drought

Cities Face Rising Flood, Drought Risk Even With No Climate Change

Published in Global Environmental Change, the study presents first-ever global forecasts of how the exposure of urban land to floods and droughts may change due to urban expansion in the near future. In 2000, about 30 percent of the global urban land (over 75,000 square miles) was located in the high-frequency flood zones; by 2030, this will reach nearly 40 percent (280,000 square miles) as the global urban land grows from 250,000 square miles to 720,000 square miles, the authors say.

The researchers also predict that by 2030 the urban extent in drylands will nearly double, reaching over 190,000 square miles, and that even without climate change, extent of urban areas exposed to both floods and droughts would more than triple by 2030, according to the study.

“Urban areas exposed to flood and drought hazards will increase considerably due to the sheer increase in their extents driven primarily by socio-economic forces,” says Burak Güneralp, lead author of the study and a research assistant professor in geography at Texas A&M.

“In particular, coastal megacities will house a majority of the urban populations and they will increasingly be hubs of significant economic activity in the coming decades. Yet, potential future changes in the extent and layout of the urban areas are typically ignored in resilience planning for these cities.”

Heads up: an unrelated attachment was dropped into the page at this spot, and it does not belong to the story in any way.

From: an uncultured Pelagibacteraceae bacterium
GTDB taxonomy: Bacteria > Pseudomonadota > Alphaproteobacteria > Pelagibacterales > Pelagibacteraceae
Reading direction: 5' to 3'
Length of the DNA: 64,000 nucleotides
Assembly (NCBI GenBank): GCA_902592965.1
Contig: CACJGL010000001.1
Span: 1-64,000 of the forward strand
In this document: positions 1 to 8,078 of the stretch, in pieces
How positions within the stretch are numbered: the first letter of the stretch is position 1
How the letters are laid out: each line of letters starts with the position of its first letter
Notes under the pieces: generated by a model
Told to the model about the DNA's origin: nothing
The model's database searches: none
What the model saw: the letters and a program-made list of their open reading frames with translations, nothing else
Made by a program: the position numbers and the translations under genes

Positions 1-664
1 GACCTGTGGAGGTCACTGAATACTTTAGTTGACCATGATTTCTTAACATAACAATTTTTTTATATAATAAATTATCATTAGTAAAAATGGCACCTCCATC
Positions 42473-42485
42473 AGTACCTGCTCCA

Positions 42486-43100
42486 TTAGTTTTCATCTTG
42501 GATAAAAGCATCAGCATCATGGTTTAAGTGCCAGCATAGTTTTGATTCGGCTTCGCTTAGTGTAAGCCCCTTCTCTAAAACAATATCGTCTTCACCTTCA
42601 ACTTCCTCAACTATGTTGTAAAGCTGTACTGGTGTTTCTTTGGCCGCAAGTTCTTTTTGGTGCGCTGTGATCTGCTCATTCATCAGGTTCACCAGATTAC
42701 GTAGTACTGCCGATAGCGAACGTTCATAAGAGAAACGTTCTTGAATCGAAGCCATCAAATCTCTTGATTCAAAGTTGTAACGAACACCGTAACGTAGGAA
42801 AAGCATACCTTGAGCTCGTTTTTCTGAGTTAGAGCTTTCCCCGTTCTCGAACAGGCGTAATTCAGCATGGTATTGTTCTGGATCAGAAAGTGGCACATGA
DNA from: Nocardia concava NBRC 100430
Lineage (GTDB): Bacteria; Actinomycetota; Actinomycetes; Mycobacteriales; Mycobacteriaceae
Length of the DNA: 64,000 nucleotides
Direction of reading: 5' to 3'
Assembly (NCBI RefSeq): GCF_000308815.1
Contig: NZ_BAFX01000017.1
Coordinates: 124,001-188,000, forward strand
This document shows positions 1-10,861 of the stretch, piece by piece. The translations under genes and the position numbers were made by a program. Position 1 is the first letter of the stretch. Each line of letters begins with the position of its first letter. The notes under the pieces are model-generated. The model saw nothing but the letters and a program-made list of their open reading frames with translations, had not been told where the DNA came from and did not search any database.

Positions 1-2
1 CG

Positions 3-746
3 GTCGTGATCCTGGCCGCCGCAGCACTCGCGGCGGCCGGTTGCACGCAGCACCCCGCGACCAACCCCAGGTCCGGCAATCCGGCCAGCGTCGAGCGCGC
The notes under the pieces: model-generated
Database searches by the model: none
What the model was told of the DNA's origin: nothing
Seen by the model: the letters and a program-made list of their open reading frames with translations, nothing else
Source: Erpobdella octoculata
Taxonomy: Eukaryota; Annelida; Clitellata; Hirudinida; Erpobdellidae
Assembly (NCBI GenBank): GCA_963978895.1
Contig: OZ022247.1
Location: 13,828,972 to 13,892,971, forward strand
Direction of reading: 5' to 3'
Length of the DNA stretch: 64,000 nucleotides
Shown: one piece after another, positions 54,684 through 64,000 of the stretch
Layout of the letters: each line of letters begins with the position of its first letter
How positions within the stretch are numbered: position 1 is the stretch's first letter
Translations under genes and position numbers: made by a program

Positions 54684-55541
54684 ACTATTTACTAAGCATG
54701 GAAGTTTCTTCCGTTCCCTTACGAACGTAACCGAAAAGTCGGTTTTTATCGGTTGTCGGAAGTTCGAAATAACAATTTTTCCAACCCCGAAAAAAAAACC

The study points to significant variation in the geographical patterns of how the exposure of cities, especially to flood hazards, will change in the first three decades of the 21st century. The largest increases in urban exposure are expected in high-frequency flood zones and arid lands of Asia and Africa. In particular, emerging coastal metropolitan regions in these two continents are expected to have larger areas exposed to flooding than those in developed countries.

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